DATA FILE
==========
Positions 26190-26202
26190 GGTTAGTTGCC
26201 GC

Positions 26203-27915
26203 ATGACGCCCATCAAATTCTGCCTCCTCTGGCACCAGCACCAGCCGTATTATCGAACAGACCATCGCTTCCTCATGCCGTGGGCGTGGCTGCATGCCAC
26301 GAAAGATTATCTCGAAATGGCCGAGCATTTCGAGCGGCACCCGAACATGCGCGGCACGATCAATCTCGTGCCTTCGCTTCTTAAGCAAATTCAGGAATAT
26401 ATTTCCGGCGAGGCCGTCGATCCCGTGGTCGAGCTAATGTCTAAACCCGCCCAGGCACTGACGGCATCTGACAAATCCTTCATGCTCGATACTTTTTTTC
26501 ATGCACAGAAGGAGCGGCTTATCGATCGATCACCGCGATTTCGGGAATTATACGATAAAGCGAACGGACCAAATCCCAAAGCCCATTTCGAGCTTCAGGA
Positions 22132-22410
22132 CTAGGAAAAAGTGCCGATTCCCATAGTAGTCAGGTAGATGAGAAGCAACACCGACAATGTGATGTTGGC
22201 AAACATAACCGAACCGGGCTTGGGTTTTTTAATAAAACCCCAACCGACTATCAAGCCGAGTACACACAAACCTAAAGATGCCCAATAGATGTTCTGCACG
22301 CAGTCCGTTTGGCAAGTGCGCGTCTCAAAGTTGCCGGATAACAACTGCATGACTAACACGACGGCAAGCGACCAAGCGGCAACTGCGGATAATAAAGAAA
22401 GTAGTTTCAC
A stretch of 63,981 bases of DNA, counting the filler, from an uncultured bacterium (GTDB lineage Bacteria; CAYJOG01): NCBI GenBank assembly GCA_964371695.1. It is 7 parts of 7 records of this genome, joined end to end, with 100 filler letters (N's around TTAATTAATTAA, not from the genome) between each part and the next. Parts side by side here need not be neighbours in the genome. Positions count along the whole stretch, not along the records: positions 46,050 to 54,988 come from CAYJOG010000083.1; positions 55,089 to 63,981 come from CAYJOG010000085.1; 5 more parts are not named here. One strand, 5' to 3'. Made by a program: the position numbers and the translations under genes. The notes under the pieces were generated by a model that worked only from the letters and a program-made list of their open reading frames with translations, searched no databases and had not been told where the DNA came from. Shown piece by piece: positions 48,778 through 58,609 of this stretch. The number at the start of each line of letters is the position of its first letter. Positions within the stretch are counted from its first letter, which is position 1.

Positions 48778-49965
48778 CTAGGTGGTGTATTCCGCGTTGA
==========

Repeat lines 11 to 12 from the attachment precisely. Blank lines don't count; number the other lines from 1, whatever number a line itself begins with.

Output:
22201 AAACATAACCGAACCGGGCTTGGGTTTTTTAATAAAACCCCAACCGACTATCAAGCCGAGTACACACAAACCTAAAGATGCCCAATAGATGTTCTGCACG
22301 CAGTCCGTTTGGCAAGTGCGCGTCTCAAAGTTGCCGGATAACAACTGCATGACTAACACGACGGCAAGCGACCAAGCGGCAACTGCGGATAATAAAGAAA